A Wingman for The Roots, Dice Raw Still Wants More
Karl Jenkins has been busy recording his new, most politicized album yet.
The Studio in Northern Liberties has played host to nearly every recording session by The Roots and their closest associates.
And if Questlove, Black Thought and co. are up to anything, Karl Jenkins — aka Dice Raw — is there.
Jenkins holds down the Philly fort for the band, whose members now spend the majority of their time in and around New York for their day job as the house band on Late Night with Jimmy Fallon. Lately, though, Jenkins has been busy at The Studio doing his own thing, recording his new, most politicized album yet, Jimmy’s Back.
“It’s like home, where I belong,” says Jenkins. He’s talking about The Studio, but he just as easily could be describing his relation to Philly’s hip-hop game or to The Roots themselves — or even the explosive content of his new album, which deals with Jim Crow laws and black-male incarceration.
His connection to The Roots is deep. Jenkins was discovered by one of The Roots’ first producers, Kenyatta Saunders, aka Kelo, who brought him to MC Black Thought’s (Tariq Trotter) attention. He had a new-wave trip-hop group, Nouveau Rich, with another of The Roots’ mixologists, Khari Mateen. He has written, produced, rapped and crafted elements of every Roots album since they met and continues to be essential, not only to Black Thought, but to everything the Roots camp does. “He’s not just a featured vocalist and my writing partner,” says Trotter. “Dice has an equal say on what we put out under The Roots’ brand, and for all intents and purposes, he’s our A&R man, sifting through all the dense material we have to help us be more efficient.”
The band’s recording process is as manic as a roller coaster in Trotter’s estimation, and Jenkins is the guy steering the wild ride. “I’m 36,” says Jenkins, “and sometimes they make me feel like a young knucklehead since they’re, like, 5 years older than me.” He chuckles. “But, unofficially or officially, I am one of the engines that make that thing move.”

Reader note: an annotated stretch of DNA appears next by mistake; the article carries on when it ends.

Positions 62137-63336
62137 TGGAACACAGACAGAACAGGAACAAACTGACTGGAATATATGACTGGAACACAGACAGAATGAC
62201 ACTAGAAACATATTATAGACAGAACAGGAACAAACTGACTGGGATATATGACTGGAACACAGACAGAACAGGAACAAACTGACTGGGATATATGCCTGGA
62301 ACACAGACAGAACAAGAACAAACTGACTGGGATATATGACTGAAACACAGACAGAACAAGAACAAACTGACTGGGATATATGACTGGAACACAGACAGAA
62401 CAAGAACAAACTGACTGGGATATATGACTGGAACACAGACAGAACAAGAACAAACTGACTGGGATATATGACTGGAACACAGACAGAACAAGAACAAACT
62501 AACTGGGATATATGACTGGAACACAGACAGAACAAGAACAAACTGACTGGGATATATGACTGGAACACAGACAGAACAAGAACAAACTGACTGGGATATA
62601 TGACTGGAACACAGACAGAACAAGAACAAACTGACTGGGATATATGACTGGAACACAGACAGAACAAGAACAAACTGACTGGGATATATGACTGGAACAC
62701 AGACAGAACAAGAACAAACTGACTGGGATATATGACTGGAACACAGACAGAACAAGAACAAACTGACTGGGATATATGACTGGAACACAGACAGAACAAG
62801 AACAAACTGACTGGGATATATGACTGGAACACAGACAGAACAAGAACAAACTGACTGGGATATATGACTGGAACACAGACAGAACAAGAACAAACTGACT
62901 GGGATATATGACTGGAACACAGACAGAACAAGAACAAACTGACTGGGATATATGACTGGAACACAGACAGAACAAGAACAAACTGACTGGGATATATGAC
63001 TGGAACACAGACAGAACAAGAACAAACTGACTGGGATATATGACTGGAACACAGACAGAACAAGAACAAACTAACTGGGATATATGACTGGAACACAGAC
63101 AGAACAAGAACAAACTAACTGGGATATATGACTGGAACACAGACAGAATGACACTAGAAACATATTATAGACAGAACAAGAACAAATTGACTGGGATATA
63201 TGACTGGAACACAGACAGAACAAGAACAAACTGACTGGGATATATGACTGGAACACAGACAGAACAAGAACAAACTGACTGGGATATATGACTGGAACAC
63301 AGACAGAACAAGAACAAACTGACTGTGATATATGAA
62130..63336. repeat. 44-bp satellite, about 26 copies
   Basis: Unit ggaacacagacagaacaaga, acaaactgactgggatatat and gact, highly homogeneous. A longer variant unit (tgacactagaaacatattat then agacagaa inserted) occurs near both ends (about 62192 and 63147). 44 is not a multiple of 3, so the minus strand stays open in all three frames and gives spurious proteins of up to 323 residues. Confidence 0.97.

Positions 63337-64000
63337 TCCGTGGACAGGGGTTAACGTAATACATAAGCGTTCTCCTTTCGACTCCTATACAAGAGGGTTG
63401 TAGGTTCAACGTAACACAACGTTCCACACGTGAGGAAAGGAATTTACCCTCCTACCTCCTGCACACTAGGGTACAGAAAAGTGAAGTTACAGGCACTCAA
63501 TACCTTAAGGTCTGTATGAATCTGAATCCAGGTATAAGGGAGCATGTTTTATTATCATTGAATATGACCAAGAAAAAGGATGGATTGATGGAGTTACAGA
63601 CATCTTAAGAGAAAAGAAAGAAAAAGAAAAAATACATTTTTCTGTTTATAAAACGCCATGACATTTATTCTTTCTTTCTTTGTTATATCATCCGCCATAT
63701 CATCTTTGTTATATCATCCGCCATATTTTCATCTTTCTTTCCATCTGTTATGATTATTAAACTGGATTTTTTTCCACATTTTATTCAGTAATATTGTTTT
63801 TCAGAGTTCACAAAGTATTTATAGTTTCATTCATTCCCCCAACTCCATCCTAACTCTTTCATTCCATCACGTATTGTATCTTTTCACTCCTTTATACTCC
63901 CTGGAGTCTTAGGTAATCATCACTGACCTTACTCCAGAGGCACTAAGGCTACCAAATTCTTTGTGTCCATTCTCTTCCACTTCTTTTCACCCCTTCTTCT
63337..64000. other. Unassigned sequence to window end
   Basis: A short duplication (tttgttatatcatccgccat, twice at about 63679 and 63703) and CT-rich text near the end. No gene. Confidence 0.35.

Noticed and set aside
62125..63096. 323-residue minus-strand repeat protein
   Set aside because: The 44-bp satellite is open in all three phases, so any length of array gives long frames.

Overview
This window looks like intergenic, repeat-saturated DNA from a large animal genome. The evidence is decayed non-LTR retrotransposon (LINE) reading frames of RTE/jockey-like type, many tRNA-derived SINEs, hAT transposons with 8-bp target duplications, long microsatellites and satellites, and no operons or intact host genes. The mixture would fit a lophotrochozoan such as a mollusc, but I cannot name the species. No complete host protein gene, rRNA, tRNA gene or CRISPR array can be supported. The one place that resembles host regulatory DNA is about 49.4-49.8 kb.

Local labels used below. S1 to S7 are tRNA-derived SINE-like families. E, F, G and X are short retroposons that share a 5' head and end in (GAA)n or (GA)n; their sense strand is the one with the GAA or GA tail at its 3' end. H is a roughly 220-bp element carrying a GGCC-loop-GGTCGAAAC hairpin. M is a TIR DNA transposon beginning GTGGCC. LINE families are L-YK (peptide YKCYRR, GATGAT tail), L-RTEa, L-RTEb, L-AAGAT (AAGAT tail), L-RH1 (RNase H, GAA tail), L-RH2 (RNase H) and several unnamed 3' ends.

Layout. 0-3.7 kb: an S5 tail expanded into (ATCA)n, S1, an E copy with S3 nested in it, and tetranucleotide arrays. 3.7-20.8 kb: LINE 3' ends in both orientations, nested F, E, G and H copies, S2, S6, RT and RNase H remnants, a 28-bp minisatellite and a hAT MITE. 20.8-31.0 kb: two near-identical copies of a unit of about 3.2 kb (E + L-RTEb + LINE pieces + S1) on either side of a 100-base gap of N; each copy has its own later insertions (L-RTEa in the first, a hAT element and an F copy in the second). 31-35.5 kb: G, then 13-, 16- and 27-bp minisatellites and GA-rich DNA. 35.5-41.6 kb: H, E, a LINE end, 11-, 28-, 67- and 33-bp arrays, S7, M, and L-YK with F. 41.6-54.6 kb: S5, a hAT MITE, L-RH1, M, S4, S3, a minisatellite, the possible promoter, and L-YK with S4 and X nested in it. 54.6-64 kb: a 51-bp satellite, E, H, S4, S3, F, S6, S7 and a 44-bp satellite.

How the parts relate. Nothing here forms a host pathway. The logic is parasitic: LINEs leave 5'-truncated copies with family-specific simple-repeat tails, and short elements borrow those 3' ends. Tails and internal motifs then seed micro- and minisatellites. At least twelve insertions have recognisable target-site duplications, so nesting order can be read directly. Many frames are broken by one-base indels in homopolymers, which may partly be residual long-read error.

Some think, however, that The Roots have cast too wide a shadow for too long over Jenkins’ work. His solo output consists of one full-length album he’s not fond of (2000’s Reclaiming the Dead), a mixtape series that was supposed to yield three albums but only produced one (2011’s The Greatest Rapper Never), two EPs with Nikki Jean and Nouveau Riche and now Jimmy’s Back.
But Jenkins likes to remind the haters that he’s always writing — Jill Scott’s turn on Young Jeezy’s latest album,TM103, for example — and that he’s got 200 new-ish songs in the can and another several hundred written for The Roots, in addition to the 30 that have been released. His biggest pet peeve is when people ask him what he’s been up to.
“For Dice, anything that he does apart from us has got to be about finding the happy medium between Roots Dice and raw-life, real-life Dice,” says Trotter. It’s a process of “achieving creative independence without it being a complete departure from what fans who associate him with The Roots brand have come to expect.”
Those fans’ expectations include incisive, smartly written lyrics. Still, Jimmy’s Back could be a shocker, a possibly polarizing effort that’s as dynamic and forceful as Cornel West’s work. The album was inspired by Michelle Alexander’s book The New Jim Crow: Mass Incarceration in the Age of Color Blindness and was named for his friend, the late Philly rapper Jimmy Davis (aka Jimme Wallstreet), who was gunned down in June 2013.